Over the years, I moved back and forth between Community and Big Red (First Congregational). For a time, we lived near CUCC, and we’d walk by, and Josiah would say, “Why don’t we go to this church?” I said, “I don’t know. That’s a good idea. Let’s go here.” At CUCC, I developed a stronger connection to Jesus when Helen Winkel and I, along with other women, would sit by the altar once a week to pray, drum, dance, and be together. We did it for years.
What’s your vision for the church?
That we would add younger families and we would become even more involved in community issues. I also would like our church to join other UCC congregations that are welcoming and supportive of people who have mental illness. It’s called the WISE movement. (WISE stands for Welcoming, Inclusive, Supportive, and Engaged.) Our Missions and Social Justice Team is working to bring WISE to the congregation.
I also would like our church to help people learn more about the Bible and to continue our study of racism and white privilege.
Tell us about your love for the Syrian family, the Soukis
(Pastor Ara connected the family to church members)
First, let me explain that my work with the Vietnamese in the 1970s led me to helping Hmong refugees in the 1980s. My parents encouraged us to be aware of other people who didn’t have as many advantages as we did.
I met the Soukis when they moved to Fresno from New York in 2019. I have become family with them. I go to their house and drink tea, and I have conversations with mom and dad, Mayssa and Taiseer, and with their six kids. We learn from each other about war, peace, education and what it means to love your neighbors. It’s a sacred time – sitting and sharing tea with them.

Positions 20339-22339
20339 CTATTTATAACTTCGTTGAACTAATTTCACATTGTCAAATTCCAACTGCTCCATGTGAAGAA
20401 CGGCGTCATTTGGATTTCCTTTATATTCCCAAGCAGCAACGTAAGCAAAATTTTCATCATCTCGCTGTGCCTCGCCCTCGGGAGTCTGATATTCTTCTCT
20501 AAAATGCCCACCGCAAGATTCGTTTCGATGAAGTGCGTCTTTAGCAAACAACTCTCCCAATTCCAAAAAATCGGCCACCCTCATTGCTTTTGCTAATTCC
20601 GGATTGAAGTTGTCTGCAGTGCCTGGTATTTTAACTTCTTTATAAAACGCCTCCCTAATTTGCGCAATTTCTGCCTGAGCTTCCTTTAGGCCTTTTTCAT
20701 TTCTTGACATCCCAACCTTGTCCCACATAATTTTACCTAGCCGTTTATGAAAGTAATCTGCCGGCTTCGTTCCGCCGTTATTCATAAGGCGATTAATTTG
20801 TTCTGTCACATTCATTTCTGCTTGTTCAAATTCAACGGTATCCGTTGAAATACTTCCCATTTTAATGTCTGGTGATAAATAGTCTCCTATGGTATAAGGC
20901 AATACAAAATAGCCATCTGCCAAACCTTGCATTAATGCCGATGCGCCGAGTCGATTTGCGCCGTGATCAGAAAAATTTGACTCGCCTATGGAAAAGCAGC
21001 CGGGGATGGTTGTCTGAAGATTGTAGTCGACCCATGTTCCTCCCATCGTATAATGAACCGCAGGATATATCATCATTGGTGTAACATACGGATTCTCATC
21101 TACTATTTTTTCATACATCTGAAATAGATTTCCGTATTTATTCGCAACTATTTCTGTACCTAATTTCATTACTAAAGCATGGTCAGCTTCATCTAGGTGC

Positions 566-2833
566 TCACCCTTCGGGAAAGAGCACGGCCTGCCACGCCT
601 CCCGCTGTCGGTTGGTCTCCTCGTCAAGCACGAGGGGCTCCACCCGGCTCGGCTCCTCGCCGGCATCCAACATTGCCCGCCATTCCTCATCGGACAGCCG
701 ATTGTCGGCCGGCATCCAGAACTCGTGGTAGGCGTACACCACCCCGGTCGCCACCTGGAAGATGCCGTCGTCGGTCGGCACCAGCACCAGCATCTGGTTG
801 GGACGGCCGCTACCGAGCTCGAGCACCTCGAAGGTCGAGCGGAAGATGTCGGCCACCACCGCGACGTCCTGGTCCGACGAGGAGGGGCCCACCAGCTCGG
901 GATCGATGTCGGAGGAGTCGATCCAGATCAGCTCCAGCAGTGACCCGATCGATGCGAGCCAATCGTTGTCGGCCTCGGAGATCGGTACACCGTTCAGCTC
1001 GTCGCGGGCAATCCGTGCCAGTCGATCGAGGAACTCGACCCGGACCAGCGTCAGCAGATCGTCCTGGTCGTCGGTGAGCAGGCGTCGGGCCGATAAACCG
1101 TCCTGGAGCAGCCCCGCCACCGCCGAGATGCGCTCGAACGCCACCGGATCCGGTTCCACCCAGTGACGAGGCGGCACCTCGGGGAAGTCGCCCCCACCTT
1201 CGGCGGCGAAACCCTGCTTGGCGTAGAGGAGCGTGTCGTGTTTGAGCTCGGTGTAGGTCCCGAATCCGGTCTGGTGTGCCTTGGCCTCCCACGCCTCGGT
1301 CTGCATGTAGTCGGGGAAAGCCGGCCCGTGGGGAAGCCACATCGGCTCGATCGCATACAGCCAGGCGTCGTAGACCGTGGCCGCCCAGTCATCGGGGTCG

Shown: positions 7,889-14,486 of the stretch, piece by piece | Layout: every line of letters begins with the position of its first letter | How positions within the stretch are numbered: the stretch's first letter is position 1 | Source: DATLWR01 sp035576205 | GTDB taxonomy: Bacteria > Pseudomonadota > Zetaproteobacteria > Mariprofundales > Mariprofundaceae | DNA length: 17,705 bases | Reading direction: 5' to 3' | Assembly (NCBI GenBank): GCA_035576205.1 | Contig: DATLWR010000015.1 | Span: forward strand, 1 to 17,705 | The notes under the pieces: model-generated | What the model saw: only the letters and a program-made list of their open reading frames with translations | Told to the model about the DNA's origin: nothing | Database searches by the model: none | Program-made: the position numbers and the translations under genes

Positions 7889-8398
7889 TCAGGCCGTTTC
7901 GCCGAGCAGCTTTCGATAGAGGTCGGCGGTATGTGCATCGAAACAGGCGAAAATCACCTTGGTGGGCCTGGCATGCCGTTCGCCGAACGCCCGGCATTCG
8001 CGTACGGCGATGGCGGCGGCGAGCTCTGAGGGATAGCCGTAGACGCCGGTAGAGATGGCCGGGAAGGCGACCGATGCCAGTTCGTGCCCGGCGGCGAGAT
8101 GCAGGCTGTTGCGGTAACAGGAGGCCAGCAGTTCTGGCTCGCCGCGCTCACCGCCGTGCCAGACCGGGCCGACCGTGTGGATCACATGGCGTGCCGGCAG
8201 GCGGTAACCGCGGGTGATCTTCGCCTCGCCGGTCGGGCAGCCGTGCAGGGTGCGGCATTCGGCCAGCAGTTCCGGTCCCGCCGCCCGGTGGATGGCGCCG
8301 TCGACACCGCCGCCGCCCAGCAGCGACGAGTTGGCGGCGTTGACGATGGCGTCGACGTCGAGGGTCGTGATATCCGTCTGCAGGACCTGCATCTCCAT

You have a special relationship with the Soukis’ oldest child, 18-year-old Sidra:
She just graduated from Fresno High and will start at Fresno City College in August. We’ve spent many hours on school work and figuring out things about her education. I advocated for her at Fresno High with her counselor. I love her very much. She wants to be a doctor, partly because of her experience in the Jordanian refugee camp where her family lived for three years after fleeing Syria because of the civil war. Sidra was extremely sick in Jordan and almost died.
Is there anything else you’d like to say about the Soukis?
They’ve been searching for a home – a safe place to raise their children – since leaving Syria. When Taiseer and I talk about Sidra going to college, I ask him, “What about the other children?” He says, “One by one, they will go.” I find them very profound, and very much like my family of origin because of the love.
What’s one thing about you that might surprise people?
I once worked as a lifeguard. And, I keep my financial papers in a ledger that my grandfather, Frank Morris, used. It still has blank pages.
How would classmates in high school have described you?
Friendly, studious, active in theater, played the cello.
Tell us about other interests:
I’m an artist and have been since I was young. From 2010 to 2020, I was part of Chris Sorensen’s studio near downtown Fresno. I’m now working on a national poster project for the Women’s International League for Peace and Freedom. I also like to write and to garden.